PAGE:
of mice and birds

mouse tree carving

It’s been a long time since I posted an update here. In fact the last post was last autumn, and now we’re clearly well beyond the Spring equinox and heading on towards summer, I suppose.

The lack of updates is partly because I simply haven’t had any new ideas and partly because my mind has been in a different space, with work and family issues that really don’t need to be aired in public. After all, that was never my intention when I started this blog: it was intended to be disconnected from my own life and activities, an anonymous space where I could post opinions and poetry and where the “I” of the narrator didn’t automatically get superimposed on the “I” of the writer or vice versa. Eventually, though, I doxxed myself, and now it’s easy enough to find out who is behind the words and thoughts here, which probably makes it more important than ever to keep the details as impersonal as possible.

Even with the blog apparently abandoned, I still occasionally get notifications of likes of old posts and even of new followers, and now that things are settling a little for me, I expect I will continue to post intermittently.

But I won’t be kidding myself or anyone else that there will be weekly updates or anything like that. After all, I seem to have become somewhat anchored to a small geographical area and am not finding the same new experiences and new visual inputs to provide inspiration. Even if climate change affects the weather and the timing of the seasons, so far there’s been no radical change to the local flora and the trees and flowers all produce the blooms and blossoms one might expect in more or less the expected order.

pear  blossom

That said, last week on a walk, on a tree-lined urban street within a mile of my home, I saw something I had never seen before: a pair of great spotted woodpeckers. First I saw a swoop of black and white and thought it was simply a magpie. Then I glimpsed the flash of a scarlet rump. And then along came another bird with the same plumage. They perched on the same branch for a minute or two before taking off together towards a more distant tree.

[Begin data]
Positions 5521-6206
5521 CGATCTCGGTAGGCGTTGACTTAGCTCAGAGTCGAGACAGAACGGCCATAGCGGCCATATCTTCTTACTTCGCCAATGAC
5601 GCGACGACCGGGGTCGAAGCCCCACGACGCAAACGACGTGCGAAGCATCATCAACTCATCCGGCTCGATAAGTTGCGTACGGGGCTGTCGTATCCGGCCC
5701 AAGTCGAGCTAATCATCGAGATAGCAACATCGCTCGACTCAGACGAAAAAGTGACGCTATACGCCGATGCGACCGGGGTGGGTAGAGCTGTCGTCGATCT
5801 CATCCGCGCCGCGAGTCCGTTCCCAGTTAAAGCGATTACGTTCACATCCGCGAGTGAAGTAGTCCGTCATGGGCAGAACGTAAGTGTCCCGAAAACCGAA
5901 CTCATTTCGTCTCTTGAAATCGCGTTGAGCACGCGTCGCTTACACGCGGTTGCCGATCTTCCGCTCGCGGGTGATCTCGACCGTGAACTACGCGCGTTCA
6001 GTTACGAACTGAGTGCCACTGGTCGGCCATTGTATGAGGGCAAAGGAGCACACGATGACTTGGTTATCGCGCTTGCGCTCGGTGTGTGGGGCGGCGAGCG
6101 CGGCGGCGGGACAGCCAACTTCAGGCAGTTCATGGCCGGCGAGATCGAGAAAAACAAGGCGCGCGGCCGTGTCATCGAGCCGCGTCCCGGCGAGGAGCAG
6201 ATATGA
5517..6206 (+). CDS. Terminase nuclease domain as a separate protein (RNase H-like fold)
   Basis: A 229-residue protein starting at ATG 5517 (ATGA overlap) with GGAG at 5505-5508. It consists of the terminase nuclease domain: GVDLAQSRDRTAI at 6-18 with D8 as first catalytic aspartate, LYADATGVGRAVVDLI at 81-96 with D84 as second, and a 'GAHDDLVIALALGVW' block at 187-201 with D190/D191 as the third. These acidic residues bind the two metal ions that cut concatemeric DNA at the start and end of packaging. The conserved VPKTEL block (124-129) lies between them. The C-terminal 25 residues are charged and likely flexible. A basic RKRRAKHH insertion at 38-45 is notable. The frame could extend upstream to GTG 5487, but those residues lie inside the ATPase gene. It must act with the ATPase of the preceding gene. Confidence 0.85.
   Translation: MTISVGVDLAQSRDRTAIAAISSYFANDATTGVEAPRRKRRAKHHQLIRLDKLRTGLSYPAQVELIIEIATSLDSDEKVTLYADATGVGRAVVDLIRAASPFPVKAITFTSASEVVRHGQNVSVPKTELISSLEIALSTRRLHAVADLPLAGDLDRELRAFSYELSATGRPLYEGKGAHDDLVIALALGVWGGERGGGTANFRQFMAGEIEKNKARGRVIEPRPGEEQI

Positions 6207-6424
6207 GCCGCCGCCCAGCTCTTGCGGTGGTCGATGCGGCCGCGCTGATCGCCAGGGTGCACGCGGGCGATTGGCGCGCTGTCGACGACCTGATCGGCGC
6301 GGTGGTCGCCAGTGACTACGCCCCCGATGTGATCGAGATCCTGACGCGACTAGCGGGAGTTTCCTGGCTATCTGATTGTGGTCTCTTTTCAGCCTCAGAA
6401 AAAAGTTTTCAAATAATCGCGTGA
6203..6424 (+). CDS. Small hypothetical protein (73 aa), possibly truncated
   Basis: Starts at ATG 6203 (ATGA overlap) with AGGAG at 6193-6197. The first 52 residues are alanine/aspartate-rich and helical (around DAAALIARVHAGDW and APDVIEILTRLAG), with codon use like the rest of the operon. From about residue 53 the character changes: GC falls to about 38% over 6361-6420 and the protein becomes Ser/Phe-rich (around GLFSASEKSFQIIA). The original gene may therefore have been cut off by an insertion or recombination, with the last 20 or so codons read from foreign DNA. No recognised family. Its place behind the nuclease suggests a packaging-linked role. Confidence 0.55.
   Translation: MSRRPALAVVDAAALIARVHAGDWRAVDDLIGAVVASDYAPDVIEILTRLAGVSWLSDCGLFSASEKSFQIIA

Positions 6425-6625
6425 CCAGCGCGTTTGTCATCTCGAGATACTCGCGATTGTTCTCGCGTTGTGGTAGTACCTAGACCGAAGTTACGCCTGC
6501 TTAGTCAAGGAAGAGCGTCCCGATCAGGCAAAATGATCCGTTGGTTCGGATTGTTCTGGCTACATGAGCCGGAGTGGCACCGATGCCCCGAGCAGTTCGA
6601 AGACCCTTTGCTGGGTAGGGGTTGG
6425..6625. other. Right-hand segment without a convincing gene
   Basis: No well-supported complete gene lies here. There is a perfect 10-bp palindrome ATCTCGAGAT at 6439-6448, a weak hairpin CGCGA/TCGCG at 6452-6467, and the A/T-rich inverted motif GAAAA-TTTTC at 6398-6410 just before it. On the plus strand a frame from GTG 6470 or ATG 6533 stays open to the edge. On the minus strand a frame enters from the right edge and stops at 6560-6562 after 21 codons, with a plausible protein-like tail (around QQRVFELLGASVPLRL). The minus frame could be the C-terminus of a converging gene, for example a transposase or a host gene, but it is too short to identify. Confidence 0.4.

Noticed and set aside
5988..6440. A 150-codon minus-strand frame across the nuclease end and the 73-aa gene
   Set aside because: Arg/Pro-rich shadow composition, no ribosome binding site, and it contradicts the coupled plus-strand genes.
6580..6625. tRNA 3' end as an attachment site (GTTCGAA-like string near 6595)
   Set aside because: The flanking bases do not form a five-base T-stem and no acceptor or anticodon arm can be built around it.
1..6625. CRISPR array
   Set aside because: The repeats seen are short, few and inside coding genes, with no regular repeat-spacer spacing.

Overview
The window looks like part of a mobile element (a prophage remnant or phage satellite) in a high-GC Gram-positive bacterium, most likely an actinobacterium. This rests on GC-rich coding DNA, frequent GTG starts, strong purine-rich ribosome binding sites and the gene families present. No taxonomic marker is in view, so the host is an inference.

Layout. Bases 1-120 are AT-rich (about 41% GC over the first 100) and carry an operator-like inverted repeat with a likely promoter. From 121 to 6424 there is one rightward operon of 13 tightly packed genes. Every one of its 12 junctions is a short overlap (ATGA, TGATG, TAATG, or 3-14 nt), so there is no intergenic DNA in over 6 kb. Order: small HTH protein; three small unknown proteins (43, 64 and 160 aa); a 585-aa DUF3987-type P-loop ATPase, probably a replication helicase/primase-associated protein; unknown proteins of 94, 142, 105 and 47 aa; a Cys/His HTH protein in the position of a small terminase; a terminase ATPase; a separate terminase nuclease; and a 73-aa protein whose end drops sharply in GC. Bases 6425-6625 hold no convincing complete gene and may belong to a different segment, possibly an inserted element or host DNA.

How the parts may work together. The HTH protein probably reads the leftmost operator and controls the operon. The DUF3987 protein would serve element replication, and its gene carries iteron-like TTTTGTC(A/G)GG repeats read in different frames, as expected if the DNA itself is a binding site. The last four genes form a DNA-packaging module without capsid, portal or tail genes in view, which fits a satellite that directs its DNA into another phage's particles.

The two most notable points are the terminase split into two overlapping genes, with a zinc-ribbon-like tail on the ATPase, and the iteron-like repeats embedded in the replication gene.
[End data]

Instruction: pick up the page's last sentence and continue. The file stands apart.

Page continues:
Having failed miserably to photograph birds with my phone in the past, I didn’t even try to do more than stand and gaze in admiration. It was early on Sunday, I think, and there was no one else about to share the wonder.

Of course, in this age of digital camera at your fingertips, not having a photo makes for a bit of a poor story – “pics or it didn’t happen.”

Fortunately, even if I failed to capture evidence, I knew where I could go to take a picture that would accompany the account. This (un)feathered friend hangs out in the park and can be relied on to sit still long enough for even an amateur photographer such as myself.

woodpecker tree carving

Woodpeckers aren’t a common sight – I hear them far more often than I see them – and I’d never seen a pair before. Perhaps that’s why, despite a plethora of plumage in my old poems, I couldn’t find more than a passing mention. It was in a piece that had I started years ago when I lived in Spain, but which had been abandoned as unsatisfactory.

Now, with the objectivity of distance and time, I’ve simply ditched the first section and it seems to be a little more successful. It’ll certainly do for the moment:


                              Today, my thoughts
are in the sky – pursuing the cloaking silhouette
of a cormorant; following the low blue swoop
of a jay; dithering between branches
with a flock of chaffinches;
probing the high bark of a leafless tree
with the woodpecker in search of hibernating bugs;
lilting through cold air with nine… fifteen…
twenty… thirty… two score azure-winged magpies
that burst, shrieking, from the weeping willow as I pass.

I’ve mentioned the rabilargothe Iberian azure-winged magpie – before here. It is, without doubt, a thing of beauty.

It may be worth noting that the wooden woodpecker doesn’t seem to be very expert in his foraging for bugs, as this great creature is to be found on pretty much the next stump over.

dragonfly tree carving

The final creature in this small collection of sculptures is the mouse who featured at the start of the post. It’s my favourite – such a simple yet evocative shape, perched atop a giant mushroom and crying out to be touched by the few members of the public who stray from the standard paths through the park.

All three carvings appeared during a muddy spell that kept me from my usual walks and there was an audible gasp of delight when I discovered them recently. Perhaps there are still new things to be seen, so perhaps I will be able to think of things to post occasionally. Just don’t hold your breath.

mouse tree carving

Author: don't confuse the narrator

Exploring the boundary between writer and narrator through first person poetry, prose and opinion

2 thoughts on “of mice and birds”

    1. ¡Hola Antonio!

      Los rabilargos son preciosos -un “bluebird of happiness” para mí-. Echo de menos a ellos y a las abubillas que veía en el jardín del pueblo. Aquí tenemos un petirrojo que visita de vez en cuando, incluso entra en la cocina, pero no es tan llamativo. (“Familiarity breeds contempt” como dicen por aquí.)

      ¡¡Sí!! Llegó el libro (despué de un viaje bastante largo). Etsá aquí en mi escritorio esperando que tenga tiempo para empezar a explorar esas montañas. Muchísimas gracias – y felicidades! Es un placer recibir un libro que huele a la imprenta auténtica, no un “print on demand” cualquiera.

      Un fuerte abrazo desde lejos.

      Liked by 2 people

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